Author Interviews, Cancer Research, Lancet, Nature / 19.05.2020

MedicalResearch.com Interview with: Matthew Galsky, MD Icahn School of Medicine at Mount Sinai New York, NY MedicalResearch.com: What is the background for this study? Response: Standard first-line treatment for metastatic urothelial (bladder) cancer has been platinum-based chemotherapy for decades. In 2016, atezolizumab, an immunotherapy that inhibits PD-L1, received accelerated approval by the FDA for the treatment of metastatic urothelial cancer for patients progressing despite prior platinum-based chemotherapy and this was followed by approvals for 4 additional PD-1 or PD-L1 inhibitors in this setting over the next couple years. With this first new drug class approved, representing the first new drugs approved for metastatic urothelial cancer for decades, logical question arose (a) should we combine these drugs with platinum-based chemotherapy in the first-line metastatic treatment setting and (b) is there a role to replace first-line chemotherapy with atezolizumab monotherapy. The IMvigor 130 trial was designed to address these questions. The trial enrolled 1213 patients who were randomized to treatment with (a) atezolizumab plus platinum-based chemotherapy, (b) placebo + platinum-based chemotherapy, or (c) atezolizumab monotherapy. The trial employed a hierarchical analysis plan such that comparisons between arms for certain endpoints could only be formally tested if other the preceding comparisons demonstrated a significant improvement. (more…)
ASCO, Author Interviews, Cancer Research / 19.05.2020

MedicalResearch.com Interview with: Dr. Jesus G. Berdeja, MD Director of Myeloma Research Sarah Cannon Nashville, TN MedicalResearch.com: What is the background for this study? Response: Despite many advances in the treatment of multiple myeloma in recent years, the majority of patients will progress through all available therapies and ultimately succumb to their disease. Thus there is still a high unmet medical need. The Phase 1b/2 CARTITUDE-1 study evaluates the safety and efficacy of JNJ-4528, an investigational BCMA-directed CAR-T therapy, in the treatment of patients with relapsed or refractory multiple myeloma. Participants in this study have already tried approved therapies, and had received a median of five prior treatment regimens and their median overall survival is less than 12 months. (more…)
Author Interviews, JAMA, Orthopedics, Race/Ethnic Diversity, Surgical Research / 19.05.2020

MedicalResearch.com Interview with: Alyson Cavanaugh, PT, PhD Joint Doctoral Program in Epidemiology University of California, San Diego/ San Diego State University MedicalResearch.com: What is the background for this study? Response: More than 700,000 total knee replacements are performed annually in the United States, but there is a racial disparity in outcomes after the surgery. If the knee replacement procedure is considered a highly effective treatment, why don't black women present with the same outcomes as whites? Physical function when going into surgery has a large impact on the potential functional outcomes after surgery. Our hypothesis was that black women were presenting to surgery with poorer physical function, which was contributing to poorer functional outcomes after surgery. (more…)
Author Interviews, JAMA, STD / 19.05.2020

MedicalResearch.com Interview with: Barbara Van Der Pol, PhD, MPH President, American STD Association President-Elect, International Society fo STD Research Professor of Medicine & Public Health Director, STD Diagnostics Lab Director, UAB STD Clinical Research Organization University of Alabama at Birmingham Birmingham, AL 35294 MedicalResearch.com: What is the background for this study? Response: For many decades, public health programs focused on control and prevention of sexually transmitted infections (STI) have relied on lab based tests that required a 1-day to 1-week wait for test results. Efforts to shorten the duration of infection lead to treating at the time of the clinic visit based on the association between certain clinical signs or symptoms and the likelihood of infection. Unfortunately, more than ½ of infected persons do not have signs or symptoms so they receive no treatment until test results are available. Thus, a test that could be performed at the clinical site with a limited wait time would improve the accuracy of treatment and shorten the duration of infection. Such a strategy will hopefully reduce the number of return clinic visits, the possibility of transmission, and the potential for consequences of untreated infection such as infertility. (more…)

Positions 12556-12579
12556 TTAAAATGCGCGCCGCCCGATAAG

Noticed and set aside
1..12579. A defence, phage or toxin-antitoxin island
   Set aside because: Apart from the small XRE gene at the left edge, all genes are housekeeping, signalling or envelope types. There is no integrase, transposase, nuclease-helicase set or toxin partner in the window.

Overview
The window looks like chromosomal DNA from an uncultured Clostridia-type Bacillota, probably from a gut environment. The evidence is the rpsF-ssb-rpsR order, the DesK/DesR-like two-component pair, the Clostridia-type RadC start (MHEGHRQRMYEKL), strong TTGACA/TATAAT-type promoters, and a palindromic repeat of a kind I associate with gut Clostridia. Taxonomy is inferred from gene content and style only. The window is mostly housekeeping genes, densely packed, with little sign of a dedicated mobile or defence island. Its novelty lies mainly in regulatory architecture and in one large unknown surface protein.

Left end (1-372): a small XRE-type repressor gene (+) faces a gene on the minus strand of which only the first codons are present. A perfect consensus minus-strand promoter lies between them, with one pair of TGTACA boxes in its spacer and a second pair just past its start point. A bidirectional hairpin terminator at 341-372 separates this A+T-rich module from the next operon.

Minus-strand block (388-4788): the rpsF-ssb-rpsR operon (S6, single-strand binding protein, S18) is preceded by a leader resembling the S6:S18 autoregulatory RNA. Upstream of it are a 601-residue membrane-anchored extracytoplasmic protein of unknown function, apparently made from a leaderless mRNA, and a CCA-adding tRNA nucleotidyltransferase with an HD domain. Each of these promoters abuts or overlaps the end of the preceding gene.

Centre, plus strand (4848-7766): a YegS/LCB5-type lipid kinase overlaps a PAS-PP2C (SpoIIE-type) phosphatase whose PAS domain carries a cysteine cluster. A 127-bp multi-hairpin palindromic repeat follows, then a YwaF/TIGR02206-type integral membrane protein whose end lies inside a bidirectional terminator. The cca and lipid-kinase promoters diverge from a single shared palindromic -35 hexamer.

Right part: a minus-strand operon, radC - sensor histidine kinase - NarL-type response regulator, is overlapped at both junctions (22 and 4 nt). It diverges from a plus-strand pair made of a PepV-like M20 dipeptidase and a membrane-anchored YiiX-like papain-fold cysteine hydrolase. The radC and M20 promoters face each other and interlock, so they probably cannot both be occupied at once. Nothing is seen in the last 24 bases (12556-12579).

Author Interviews, Cost of Health Care, JAMA / 19.05.2020

MedicalResearch.com Interview with: James D. Chambers, PhD, MPharm, MSc Associate Professor of Medicine Tufts Medical Center Institute for Clinical Research and Health Policy Studies MedicalResearch.com: What is the background for this study? Response: We know that biosimilars have not had the same uptake in the US as they have had elsewhere. We know that this is in part due to reference product manufacturer tactics to delay biosimilar market entry and patent disputes. In this study we examined whether lack of preferred coverage by commercial health insurers may also play a role. (more…)
Author Interviews, JAMA, Pediatrics, Social Issues, Technology / 18.05.2020

MedicalResearch.com Interview with: Pooja S. Tandon, MD, MPH Center for Child Health, Behavior and Development Seattle Children's Research Institute MedicalResearch.com: What is the background for this study? Response: Cell phone use is common among middle and high school students, yet we do not have an understanding of school cell phone policies and practices in the U.S. We conducted a survey of public schools serving grades 6-12. The survey sent to over 1,100 school principals, representing a national sample of schools across the U.S., asked questions about the presence of a cell phone policy for students and staff and restrictions on phone use. Additional questions addressed consequences of policy violation, the use of cell phones for curricular activities and principals’ attitudes toward cell phone policies. (more…)